Habitat of Breeding Blackpoll Warblers at a Persistent Extralimital Breeding Site in Pennsylvania

Eric J. Zawatski, Douglas A. Gross, Margaret Brittingham-Brant

Research output: Contribution to journalArticle

Abstract

Setophaga striata (Blackpoll Warbler) is a boreal forest breeder that inhabits an expansive breeding range, with its southern limit in the northeastern US. The Pennsylvania breeding population is small and isolated but has persisted since its discovery in 1993, with the nearest breeding population about 150 km northeast in the Catskill Mountains of New York. Little information is available on the structure and composition of the vegetation where Blackpoll Warblers establish territories and how these vegetative parameters compare with those present in the core of their range. In 2016, we quantified the understory and canopy structure and composition, as well as the groundcover of active Blackpoll Warbler breeding territories (n = 15). Blackpoll Warblers occupied areas that were dominated by spruce (Picea rubens [Red Spruce] and P. mariana [Black Spruce]; 75% canopy cover) with a relatively low mean canopy height (6 m) and a mean diameter at breast height of 13 cm. Overall, the structure and composition of the vegetation within territories of Blackpoll Warblers in the Pennsylvania population are similar to those found in core portions of their breeding range. While the Pennsylvania population has bred exclusively within 1 small, confined area, similar Red Spruce and Black Spruce communities can be found to the east in the Pocono Mountains of Pennsylvania, suggesting there may be an opportunity for range expansion. However, there are increasing concerns that populations of boreal species at the southern edge of their range are especially vulnerable to climate change as warming and weather extremes decrease the suitability of isolated locations.

Original languageEnglish (US)
Pages (from-to)31-42
Number of pages12
JournalNortheastern Naturalist
Volume26
Issue number1
DOIs
StatePublished - Mar 1 2019

Fingerprint

breeding site
breeding sites
breeding
canopy
breeding population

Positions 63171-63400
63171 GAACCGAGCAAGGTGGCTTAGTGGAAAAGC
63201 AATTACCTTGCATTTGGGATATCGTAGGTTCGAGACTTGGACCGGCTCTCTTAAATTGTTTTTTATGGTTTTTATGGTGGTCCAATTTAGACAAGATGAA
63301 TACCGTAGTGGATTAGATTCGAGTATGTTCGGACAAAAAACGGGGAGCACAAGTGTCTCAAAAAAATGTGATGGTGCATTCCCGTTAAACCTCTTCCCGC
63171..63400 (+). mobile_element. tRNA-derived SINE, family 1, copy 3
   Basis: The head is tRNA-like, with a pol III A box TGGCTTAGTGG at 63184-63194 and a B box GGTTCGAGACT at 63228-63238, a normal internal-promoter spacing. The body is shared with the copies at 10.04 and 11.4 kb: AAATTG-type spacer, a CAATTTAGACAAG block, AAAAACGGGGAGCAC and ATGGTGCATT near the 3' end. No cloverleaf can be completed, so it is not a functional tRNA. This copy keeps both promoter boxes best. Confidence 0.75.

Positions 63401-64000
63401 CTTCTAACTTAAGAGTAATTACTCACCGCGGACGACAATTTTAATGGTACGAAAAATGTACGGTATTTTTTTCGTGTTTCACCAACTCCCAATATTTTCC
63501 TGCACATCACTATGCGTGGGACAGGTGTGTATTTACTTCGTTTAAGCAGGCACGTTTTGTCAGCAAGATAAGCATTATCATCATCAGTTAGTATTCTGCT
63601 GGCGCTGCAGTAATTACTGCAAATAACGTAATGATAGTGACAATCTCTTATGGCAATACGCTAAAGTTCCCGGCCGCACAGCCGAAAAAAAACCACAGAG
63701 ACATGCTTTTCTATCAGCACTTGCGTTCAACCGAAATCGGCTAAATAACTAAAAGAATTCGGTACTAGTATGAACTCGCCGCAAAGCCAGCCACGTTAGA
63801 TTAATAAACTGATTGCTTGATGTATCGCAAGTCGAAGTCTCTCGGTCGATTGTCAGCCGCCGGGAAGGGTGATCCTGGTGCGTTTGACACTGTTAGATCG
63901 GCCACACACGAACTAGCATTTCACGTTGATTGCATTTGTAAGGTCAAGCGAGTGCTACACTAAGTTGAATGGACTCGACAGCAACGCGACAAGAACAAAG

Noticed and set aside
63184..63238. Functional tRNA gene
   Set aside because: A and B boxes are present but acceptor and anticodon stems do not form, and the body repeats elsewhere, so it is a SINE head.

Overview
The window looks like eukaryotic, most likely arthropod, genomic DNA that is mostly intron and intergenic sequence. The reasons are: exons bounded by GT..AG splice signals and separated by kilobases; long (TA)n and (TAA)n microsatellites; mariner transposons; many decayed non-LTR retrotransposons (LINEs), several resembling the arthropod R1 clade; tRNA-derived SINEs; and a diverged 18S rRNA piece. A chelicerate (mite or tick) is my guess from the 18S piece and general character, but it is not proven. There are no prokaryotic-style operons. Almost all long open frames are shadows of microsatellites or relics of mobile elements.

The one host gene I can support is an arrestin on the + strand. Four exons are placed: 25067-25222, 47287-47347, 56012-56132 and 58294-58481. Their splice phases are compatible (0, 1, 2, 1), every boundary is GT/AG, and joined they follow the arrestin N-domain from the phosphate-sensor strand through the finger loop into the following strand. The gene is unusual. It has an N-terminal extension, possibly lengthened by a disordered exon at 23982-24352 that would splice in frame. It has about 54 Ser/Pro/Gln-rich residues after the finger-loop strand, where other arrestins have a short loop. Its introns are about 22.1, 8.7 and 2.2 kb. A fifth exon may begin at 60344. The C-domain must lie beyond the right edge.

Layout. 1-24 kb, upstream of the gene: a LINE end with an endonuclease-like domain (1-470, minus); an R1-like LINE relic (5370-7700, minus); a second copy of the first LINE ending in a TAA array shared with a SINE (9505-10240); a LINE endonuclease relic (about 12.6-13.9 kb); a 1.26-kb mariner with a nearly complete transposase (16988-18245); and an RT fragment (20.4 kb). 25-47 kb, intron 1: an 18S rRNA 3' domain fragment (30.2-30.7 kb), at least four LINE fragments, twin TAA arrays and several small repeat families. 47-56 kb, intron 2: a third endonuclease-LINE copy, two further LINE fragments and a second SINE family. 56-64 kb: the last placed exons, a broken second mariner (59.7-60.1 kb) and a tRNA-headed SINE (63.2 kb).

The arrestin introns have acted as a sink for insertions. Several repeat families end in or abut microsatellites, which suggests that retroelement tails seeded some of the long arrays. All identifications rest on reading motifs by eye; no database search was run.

Picea mariana
habitat
Picea
mountain
vegetation
range expansion
Setophaga
boreal forest
understory
mountains
Picea rubens
warming
weather
ground cover plants
forest canopy

All Science Journal Classification (ASJC) codes

  • Ecology, Evolution, Behavior and Systematics

Cite this

@article{78e09eafac44484c9541986a3dc198e5,
title = "Habitat of Breeding Blackpoll Warblers at a Persistent Extralimital Breeding Site in Pennsylvania",
abstract = "Setophaga striata (Blackpoll Warbler) is a boreal forest breeder that inhabits an expansive breeding range, with its southern limit in the northeastern US. The Pennsylvania breeding population is small and isolated but has persisted since its discovery in 1993, with the nearest breeding population about 150 km northeast in the Catskill Mountains of New York. Little information is available on the structure and composition of the vegetation where Blackpoll Warblers establish territories and how these vegetative parameters compare with those present in the core of their range. In 2016, we quantified the understory and canopy structure and composition, as well as the groundcover of active Blackpoll Warbler breeding territories (n = 15). Blackpoll Warblers occupied areas that were dominated by spruce (Picea rubens [Red Spruce] and P. mariana [Black Spruce]; 75{\%} canopy cover) with a relatively low mean canopy height (6 m) and a mean diameter at breast height of 13 cm. Overall, the structure and composition of the vegetation within territories of Blackpoll Warblers in the Pennsylvania population are similar to those found in core portions of their breeding range. While the Pennsylvania population has bred exclusively within 1 small, confined area, similar Red Spruce and Black Spruce communities can be found to the east in the Pocono Mountains of Pennsylvania, suggesting there may be an opportunity for range expansion. However, there are increasing concerns that populations of boreal species at the southern edge of their range are especially vulnerable to climate change as warming and weather extremes decrease the suitability of isolated locations.",
author = "Zawatski, {Eric J.} and Gross, {Douglas A.} and Margaret Brittingham-Brant",
year = "2019",
month = "3",
day = "1",
doi = "10.1656/045.026.0104",